|Icon by Robert Lenz|
In late medieval Europe, people were dealing with constant outbreaks of plague, peasant wars, and if their physical suffering were not enough, there were plenty of priests and monks to try to convince them God was angry and hateful and sending horrible suffering to punish them.
In the midst of that horror and darkness, there was a woman who had herself imprisoned in a cell, who spent her life praying for and dispensing spiritual advice to the world she declared herself dead to.
And she shared with the world her visions of God's love and tenderness.
In medieval times, people saw in suffering the wrath of God. Today people see the absence of God in suffering.
Through a series of visions she received when she was gravely ill, Julian saw that the presence of suffering did not mean God was absent or even angry.
Julian saw Christ suffering with us in his Passion, as well as providing for us the means to overcome our suffering.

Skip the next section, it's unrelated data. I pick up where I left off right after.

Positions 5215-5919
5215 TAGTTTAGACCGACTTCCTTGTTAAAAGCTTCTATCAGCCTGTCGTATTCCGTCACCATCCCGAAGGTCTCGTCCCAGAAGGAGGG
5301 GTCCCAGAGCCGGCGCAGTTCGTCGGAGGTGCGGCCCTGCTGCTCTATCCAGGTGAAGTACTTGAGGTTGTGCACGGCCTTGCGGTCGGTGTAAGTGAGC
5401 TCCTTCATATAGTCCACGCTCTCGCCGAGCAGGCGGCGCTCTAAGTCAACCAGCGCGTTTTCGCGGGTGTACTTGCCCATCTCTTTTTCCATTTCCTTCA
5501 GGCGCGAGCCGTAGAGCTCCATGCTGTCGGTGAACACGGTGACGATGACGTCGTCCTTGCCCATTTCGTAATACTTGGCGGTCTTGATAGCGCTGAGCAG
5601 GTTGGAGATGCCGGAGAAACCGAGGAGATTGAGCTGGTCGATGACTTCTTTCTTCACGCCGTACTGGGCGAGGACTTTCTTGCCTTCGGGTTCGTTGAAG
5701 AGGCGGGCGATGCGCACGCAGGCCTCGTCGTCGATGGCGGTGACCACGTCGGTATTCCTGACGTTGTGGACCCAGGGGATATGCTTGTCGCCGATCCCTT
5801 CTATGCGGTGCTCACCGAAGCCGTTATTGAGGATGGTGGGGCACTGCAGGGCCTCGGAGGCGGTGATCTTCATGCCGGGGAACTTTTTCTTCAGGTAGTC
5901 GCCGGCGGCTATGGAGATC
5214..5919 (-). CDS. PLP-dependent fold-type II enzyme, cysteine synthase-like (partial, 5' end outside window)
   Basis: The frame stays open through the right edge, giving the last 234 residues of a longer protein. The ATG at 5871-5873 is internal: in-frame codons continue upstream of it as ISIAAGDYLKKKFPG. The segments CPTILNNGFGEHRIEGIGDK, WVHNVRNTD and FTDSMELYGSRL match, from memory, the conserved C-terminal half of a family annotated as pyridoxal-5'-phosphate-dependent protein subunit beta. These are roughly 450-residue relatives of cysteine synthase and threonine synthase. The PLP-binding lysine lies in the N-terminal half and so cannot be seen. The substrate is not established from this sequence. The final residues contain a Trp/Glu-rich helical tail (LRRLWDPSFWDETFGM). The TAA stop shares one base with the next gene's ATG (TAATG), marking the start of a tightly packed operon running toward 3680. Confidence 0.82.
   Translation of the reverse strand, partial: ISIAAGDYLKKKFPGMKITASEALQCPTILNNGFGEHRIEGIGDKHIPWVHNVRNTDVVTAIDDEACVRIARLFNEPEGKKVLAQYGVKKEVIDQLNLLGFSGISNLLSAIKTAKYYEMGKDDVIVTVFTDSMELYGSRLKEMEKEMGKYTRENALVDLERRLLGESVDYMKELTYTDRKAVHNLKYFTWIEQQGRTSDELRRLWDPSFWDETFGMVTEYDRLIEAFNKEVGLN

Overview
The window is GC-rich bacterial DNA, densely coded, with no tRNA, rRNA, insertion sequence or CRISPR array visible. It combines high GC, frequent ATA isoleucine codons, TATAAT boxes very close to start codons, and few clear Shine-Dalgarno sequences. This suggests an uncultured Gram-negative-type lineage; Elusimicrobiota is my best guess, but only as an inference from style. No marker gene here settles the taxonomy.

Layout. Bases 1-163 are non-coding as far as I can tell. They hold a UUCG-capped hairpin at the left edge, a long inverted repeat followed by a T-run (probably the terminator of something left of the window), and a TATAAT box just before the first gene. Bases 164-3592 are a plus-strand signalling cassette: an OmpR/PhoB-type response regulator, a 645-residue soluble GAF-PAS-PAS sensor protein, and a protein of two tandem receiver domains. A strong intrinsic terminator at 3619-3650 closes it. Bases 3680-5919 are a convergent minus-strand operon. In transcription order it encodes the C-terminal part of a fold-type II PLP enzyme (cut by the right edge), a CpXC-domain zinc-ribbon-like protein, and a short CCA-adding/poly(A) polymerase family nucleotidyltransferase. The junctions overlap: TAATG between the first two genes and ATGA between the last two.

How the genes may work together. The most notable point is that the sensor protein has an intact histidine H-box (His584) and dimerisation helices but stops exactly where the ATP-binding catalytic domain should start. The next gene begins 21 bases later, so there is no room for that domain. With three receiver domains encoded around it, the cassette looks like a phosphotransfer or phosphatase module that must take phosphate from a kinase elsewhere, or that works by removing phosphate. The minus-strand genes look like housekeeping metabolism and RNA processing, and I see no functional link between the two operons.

"He did not say, You will never have a rough passage, you will never be over-strained, you will never feel uncomfortable, but he did say You will never be overcome. :
In one of her visions, she saw God holding the world in his hands as a tiny, fragile nut. It seemed so insignificant compared to God and yet she was told, "God made it, God loves it, and God keeps it."
Julian also spoke of not only God as our Mother, but Christ as well. She also had an almost universalist outlook and believed that God would in time, save all of humanity.
Julian wrote down her visions and her interpretations of them in what may be the first book written by an English woman, "The Revelations of Divine Love".
Modern folk are both drawn to her declarations of God's love and tenderness as well as put off by her medieval fascination with suffering.
Today we don't want to see anything good in suffering. But Christians cannot get around the Cross. Julian adds another dimension to our understanding of salvation.